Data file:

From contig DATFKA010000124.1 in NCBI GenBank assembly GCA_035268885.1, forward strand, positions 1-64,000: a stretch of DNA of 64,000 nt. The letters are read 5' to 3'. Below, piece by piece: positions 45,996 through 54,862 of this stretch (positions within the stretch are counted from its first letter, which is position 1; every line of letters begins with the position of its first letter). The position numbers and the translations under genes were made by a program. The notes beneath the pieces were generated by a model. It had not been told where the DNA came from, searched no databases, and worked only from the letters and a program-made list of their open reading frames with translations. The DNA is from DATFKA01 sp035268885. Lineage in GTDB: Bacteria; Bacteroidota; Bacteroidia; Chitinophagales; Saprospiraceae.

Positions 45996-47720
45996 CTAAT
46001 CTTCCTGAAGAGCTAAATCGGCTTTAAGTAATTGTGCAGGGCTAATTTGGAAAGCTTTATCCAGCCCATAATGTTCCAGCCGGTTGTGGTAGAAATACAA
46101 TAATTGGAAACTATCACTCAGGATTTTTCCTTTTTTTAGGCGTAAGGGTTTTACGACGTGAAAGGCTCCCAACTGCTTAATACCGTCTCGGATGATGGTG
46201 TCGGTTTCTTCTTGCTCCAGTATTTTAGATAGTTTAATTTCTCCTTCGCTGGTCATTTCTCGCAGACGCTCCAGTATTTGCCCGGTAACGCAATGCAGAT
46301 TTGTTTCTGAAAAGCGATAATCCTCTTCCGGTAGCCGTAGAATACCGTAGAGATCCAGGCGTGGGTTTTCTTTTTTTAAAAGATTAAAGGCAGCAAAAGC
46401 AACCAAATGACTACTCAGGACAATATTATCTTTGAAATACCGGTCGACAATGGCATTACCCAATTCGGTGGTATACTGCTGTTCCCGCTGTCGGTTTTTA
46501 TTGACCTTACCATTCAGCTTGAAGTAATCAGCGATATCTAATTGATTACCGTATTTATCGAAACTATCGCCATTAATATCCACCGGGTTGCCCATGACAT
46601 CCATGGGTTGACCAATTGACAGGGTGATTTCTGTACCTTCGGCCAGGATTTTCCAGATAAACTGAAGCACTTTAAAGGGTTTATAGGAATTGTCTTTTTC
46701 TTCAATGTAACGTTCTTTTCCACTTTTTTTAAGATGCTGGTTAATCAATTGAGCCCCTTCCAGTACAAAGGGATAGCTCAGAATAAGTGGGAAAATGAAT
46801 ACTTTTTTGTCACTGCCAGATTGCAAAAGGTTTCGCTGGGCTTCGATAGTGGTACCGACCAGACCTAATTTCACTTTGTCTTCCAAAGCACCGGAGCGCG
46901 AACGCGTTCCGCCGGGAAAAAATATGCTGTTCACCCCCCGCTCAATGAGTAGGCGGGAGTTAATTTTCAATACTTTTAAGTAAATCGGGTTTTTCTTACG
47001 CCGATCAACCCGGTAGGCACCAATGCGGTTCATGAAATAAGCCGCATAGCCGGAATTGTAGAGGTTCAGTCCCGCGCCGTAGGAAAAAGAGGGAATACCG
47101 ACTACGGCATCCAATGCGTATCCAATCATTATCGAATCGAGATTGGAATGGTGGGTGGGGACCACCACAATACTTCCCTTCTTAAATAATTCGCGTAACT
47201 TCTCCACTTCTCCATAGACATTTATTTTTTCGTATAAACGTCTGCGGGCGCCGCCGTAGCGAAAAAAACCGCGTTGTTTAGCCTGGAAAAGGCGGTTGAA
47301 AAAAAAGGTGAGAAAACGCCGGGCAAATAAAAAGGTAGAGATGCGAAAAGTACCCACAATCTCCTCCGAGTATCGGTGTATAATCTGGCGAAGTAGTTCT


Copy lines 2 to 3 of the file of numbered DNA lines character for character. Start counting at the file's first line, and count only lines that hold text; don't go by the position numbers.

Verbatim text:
Positions 45996-47720
45996 CTAAT